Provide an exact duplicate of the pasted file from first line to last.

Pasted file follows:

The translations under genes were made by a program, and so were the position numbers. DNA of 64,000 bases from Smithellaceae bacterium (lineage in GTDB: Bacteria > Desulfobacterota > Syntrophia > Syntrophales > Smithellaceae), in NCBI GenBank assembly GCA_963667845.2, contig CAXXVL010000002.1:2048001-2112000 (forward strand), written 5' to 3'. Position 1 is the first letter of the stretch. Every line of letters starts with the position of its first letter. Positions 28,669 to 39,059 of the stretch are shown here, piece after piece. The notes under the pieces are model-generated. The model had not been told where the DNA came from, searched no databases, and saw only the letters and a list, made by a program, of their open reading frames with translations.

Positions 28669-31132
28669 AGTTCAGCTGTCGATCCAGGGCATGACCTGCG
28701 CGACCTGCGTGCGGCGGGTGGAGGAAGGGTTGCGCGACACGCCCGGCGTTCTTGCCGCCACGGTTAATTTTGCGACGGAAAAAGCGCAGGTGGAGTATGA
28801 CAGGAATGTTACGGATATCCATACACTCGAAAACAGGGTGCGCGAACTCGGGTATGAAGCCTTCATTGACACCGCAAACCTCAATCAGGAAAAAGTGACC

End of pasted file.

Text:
The translations under genes were made by a program, and so were the position numbers. DNA of 64,000 bases from Smithellaceae bacterium (lineage in GTDB: Bacteria > Desulfobacterota > Syntrophia > Syntrophales > Smithellaceae), in NCBI GenBank assembly GCA_963667845.2, contig CAXXVL010000002.1:2048001-2112000 (forward strand), written 5' to 3'. Position 1 is the first letter of the stretch. Every line of letters starts with the position of its first letter. Positions 28,669 to 39,059 of the stretch are shown here, piece after piece. The notes under the pieces are model-generated. The model had not been told where the DNA came from, searched no databases, and saw only the letters and a list, made by a program, of their open reading frames with translations.

Positions 28669-31132
28669 AGTTCAGCTGTCGATCCAGGGCATGACCTGCG
28701 CGACCTGCGTGCGGCGGGTGGAGGAAGGGTTGCGCGACACGCCCGGCGTTCTTGCCGCCACGGTTAATTTTGCGACGGAAAAAGCGCAGGTGGAGTATGA
28801 CAGGAATGTTACGGATATCCATACACTCGAAAACAGGGTGCGCGAACTCGGGTATGAAGCCTTCATTGACACCGCAAACCTCAATCAGGAAAAAGTGACC